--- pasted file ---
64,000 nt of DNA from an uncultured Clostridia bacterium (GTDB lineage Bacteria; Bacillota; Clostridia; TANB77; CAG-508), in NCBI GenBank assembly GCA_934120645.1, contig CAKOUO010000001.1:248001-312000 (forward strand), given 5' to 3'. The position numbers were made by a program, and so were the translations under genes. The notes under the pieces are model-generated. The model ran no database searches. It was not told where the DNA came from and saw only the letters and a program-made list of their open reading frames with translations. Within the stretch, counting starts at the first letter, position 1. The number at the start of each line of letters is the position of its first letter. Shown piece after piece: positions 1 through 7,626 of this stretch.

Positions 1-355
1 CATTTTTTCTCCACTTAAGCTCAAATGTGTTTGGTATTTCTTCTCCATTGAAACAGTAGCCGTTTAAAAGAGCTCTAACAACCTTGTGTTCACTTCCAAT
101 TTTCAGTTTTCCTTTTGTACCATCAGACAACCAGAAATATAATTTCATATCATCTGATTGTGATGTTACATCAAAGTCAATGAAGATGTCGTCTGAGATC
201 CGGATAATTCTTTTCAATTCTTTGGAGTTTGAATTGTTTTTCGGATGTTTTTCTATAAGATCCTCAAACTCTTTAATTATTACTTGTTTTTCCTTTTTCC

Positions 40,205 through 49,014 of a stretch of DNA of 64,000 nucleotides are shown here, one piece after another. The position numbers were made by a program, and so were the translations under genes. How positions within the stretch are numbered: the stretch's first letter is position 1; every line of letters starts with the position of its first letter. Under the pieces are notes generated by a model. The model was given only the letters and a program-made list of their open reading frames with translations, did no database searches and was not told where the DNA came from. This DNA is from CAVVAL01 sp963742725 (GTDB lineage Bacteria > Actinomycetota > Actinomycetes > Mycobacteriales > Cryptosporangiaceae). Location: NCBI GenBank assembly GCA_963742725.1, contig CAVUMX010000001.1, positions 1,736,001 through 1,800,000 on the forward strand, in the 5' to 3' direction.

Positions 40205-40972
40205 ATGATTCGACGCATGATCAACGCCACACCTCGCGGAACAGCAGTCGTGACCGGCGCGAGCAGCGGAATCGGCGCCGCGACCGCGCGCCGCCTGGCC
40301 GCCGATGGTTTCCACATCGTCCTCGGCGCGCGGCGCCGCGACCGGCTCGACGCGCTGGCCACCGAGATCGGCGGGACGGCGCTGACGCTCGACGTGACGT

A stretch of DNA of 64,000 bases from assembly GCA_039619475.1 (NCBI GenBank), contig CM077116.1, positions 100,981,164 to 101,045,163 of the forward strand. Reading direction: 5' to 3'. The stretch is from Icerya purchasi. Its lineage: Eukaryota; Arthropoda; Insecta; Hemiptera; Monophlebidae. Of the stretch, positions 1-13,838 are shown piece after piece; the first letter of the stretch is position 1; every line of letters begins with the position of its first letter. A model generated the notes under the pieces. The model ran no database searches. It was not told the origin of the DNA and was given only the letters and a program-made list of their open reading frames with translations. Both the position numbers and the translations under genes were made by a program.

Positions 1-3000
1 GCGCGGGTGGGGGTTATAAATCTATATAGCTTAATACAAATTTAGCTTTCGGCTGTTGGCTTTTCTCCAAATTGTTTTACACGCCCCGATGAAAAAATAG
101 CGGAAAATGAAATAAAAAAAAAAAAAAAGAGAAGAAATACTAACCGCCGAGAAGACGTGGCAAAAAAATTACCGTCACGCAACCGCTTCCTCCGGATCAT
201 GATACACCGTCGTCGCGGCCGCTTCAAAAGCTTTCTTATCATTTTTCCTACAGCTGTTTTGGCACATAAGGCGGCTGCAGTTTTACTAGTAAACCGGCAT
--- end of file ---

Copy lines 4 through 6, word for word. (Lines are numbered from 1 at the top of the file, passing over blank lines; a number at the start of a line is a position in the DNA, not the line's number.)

101 TTTCAGTTTTCCTTTTGTACCATCAGACAACCAGAAATATAATTTCATATCATCTGATTGTGATGTTACATCAAAGTCAATGAAGATGTCGTCTGAGATC
201 CGGATAATTCTTTTCAATTCTTTGGAGTTTGAATTGTTTTTCGGATGTTTTTCTATAAGATCCTCAAACTCTTTAATTATTACTTGTTTTTCCTTTTTCC

Positions 40,205 through 49,014 of a stretch of DNA of 64,000 nucleotides are shown here, one piece after another. The position numbers were made by a program, and so were the translations under genes. How positions within the stretch are numbered: the stretch's first letter is position 1; every line of letters starts with the position of its first letter. Under the pieces are notes generated by a model. The model was given only the letters and a program-made list of their open reading frames with translations, did no database searches and was not told where the DNA came from. This DNA is from CAVVAL01 sp963742725 (GTDB lineage Bacteria > Actinomycetota > Actinomycetes > Mycobacteriales > Cryptosporangiaceae). Location: NCBI GenBank assembly GCA_963742725.1, contig CAVUMX010000001.1, positions 1,736,001 through 1,800,000 on the forward strand, in the 5' to 3' direction.